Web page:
Building for the Future: Public procurement during challenging times in the Middle East and North of Africa

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Arne Hoel / World Bank Arne Hoel / World Bank

Solid public procurement systems rooted in transparency, trust, and efficiency are necessary for successfully handling public procurement during challenging times, was a key conclusion of the conference "Reflecting on the Past, Building for the Future: Public Procurement During Challenging Times" held June 7-9, 2022.

At the event, about 600 specialists worldwide discussed and agreed not to return to the pre-pandemic ways of doing public procurement.  The broad consensus was that innovative and out-of-the-box thinking is required to build resilience and prepare governments for future emergencies.

During the event, the discussions spotlighted interventions and presentations from a range of stakeholders, including World Bank senior management, policymakers and practitioners from MENA, representatives from other Multilateral Development Banks, UN agencies, and the private sector.

One of the intensely debated issues was that emergencies are unique and require faster processes, fewer reviews, and pressure to move quickly to award contracts, which increases risks and chances for things to go wrong. Key messages from the conference largely focused on what governments in MENA should consider implementing in public procurement to confront the current crises and include a suite of practical solutions.

The participants convened by the World Bank Middle East and Northern Africa (MENA) Procurement Team also debated the need for governments to invest in digital technology and human resources.  Participants agreed that countries with electronic procurement systems necessarily had an advantage, particularly during the early days of the pandemic, over countries with systems that remain largely paper based. E-procurement strengthens transparency and accountability and, crucially, it facilitates business continuity. Similarly, given the complexities of emergencies, purchasing officers need to have the right mix of skills, such as the ability to negotiate conditions that are most appropriate and be able to manage contracts. This requires proactive engagement by governments to embrace digital technology in public procurement and build the capacity of purchasing officers. Several discussants pointed to the major supply chain disruptions and the need for governments to ensure that their supply chains are resilient. Although the difficulty for governments to access the vaccine market has eased slightly, it has not altogether disappeared, thus suggesting that how governments approach and access markets will be a key determinant to their ability to navigate ongoing crises and future emergencies.

Several stakeholders argued that Governments should be encouraged to adopt flexibility and build trust between public purchasers and contractors to ensure the continuity of complex contracts. There was consensus that there are no one-size-fits-all solutions, and working together to ensure that infrastructure contracts succeed benefits the public and private sector more than allowing contracts to fail.

The participants added that building strong public procurement systems that can respond effectively to emergencies evolves over a long-time horizon.  As such, governments are encouraged to establish procurement policy units with the mandate to strategize and take the lead in designing, developing, and implementing public procurement reforms.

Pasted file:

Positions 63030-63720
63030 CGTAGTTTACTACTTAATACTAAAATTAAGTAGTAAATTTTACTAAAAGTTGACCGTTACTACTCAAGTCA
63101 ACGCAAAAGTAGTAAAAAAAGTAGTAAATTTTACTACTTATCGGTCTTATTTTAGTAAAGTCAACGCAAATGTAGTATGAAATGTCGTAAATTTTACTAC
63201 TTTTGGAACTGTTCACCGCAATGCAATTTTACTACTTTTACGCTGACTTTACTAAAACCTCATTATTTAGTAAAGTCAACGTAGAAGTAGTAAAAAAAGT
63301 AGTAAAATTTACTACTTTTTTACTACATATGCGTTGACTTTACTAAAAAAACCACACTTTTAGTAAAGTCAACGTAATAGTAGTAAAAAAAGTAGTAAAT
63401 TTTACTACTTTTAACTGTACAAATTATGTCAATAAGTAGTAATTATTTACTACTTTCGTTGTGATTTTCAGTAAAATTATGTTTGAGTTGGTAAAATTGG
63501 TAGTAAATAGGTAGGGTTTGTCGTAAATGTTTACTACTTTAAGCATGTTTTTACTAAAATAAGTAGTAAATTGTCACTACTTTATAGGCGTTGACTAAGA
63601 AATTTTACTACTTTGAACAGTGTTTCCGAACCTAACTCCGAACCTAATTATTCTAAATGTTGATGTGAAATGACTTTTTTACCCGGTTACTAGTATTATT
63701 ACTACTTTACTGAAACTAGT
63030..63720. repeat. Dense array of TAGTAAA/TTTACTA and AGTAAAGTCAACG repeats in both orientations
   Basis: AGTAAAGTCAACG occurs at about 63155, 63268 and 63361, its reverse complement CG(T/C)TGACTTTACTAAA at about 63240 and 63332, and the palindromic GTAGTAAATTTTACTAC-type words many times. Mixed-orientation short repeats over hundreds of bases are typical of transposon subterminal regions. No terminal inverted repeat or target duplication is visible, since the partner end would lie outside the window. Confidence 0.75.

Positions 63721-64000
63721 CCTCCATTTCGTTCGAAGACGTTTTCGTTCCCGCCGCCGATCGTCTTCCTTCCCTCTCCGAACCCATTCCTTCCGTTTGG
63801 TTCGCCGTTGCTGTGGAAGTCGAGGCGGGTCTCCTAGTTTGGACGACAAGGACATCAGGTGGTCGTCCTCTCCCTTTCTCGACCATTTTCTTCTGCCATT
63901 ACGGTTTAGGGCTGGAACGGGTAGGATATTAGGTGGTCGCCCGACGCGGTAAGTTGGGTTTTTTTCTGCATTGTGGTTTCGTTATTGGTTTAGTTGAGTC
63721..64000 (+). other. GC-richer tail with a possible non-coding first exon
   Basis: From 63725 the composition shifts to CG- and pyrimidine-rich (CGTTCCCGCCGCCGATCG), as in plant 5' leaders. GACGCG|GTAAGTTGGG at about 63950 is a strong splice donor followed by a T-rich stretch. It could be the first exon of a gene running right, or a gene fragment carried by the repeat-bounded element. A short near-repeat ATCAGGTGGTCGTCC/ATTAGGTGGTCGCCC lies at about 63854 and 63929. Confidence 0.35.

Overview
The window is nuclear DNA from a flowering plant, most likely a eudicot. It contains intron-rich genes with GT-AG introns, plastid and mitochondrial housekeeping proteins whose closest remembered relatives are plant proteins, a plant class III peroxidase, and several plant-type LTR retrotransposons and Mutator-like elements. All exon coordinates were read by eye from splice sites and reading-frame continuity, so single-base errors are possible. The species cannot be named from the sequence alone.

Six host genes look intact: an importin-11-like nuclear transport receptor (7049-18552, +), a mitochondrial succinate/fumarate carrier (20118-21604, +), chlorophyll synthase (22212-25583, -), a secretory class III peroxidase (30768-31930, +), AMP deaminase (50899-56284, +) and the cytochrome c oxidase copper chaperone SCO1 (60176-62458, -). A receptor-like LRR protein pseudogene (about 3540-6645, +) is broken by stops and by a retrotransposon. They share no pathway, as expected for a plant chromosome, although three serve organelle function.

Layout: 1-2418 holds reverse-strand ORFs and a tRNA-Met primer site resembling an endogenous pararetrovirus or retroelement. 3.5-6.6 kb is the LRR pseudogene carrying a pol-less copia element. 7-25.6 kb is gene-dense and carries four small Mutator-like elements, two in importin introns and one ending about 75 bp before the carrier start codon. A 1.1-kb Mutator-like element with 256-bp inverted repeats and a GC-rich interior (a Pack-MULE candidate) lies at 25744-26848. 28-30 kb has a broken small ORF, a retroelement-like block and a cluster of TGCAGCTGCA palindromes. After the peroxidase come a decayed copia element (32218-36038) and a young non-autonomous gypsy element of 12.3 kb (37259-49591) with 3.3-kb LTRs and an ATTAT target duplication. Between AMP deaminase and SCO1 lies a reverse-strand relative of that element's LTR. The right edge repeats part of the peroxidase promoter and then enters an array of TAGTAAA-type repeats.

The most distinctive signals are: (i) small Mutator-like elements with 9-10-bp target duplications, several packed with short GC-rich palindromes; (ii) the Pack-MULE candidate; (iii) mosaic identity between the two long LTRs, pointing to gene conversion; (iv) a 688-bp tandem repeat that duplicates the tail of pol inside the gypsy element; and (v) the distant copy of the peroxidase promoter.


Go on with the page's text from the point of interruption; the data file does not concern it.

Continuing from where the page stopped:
Panelists and participants concluded that implementing the identified practical solutions will help governments in MENA to carry out public procurement during challenging times. Such solutions can also bring more extensive societal benefits, such as facilitating job creation by lowering barriers to entry for small and medium enterprises to access and participate in public procurement or promoting a greener agenda by implementing green public procurement and sustainable procurement.

The virtual conference aided in networking and knowledge sharing and was just the start of a conversation about carrying out public procurement during challenging times. Stay tuned for follow up discussions, and don’t forget to participate by leaving your comments below.


Moments from the conference


Opening Remarks by Ferid Belhaj and Indermit Gill



Public procurement achievements in MENA



Learning about handling COVID-19 from Enzo de Laurentiis (World Bank); Dorcas Noertoft (UNICEF), Frank Muvla (AfDB), and Aamir Mir (IsDB).



Learning about mitigating disruptions in construction contracts with interventions by Stefan Koeberle and Hiba Tahboub (World Bank), Dr. Azhar Hussein and Eng. Hussain Khadim (Iraq), Eng. Amal Youssef (Egypt), Anne-Claire Howard and Fayyaz Faiz-Rasul (UNOPS), Irwin Perret (CICA), and Zoltan Zahonyi (Consultant). Facilitated by Howard Centenary and Yash Gupta.



Learning about procurement policy units (clockwise from upper left): Nadir Mohammed, Vinay Sharma, Nazaneen Ali, Lina Tutunji, Simeon Sahaydachny (World Bank); Rim Zehri (Tunisia); Moayed Odeh (West Bank & Gaza); Amgad Mounir and Mohamed Adel (Egypt).



Achievements through procurement policy units in (clockwise from upper left): Tunisia, West Bank & Gaza, Poland, and Egypt.


Replay the three-day video conference here.


Nora Elizabeth McGann

Operations Analyst, Governance Global Practice, MENA region, World Bank

Nazaneen Ismail Ali

Lead Procurement Specialist, Governance Global Practice, World Bank

Yash Gupta

Senior Procurement Specialist, Global Governance Practice, EFI-MENA

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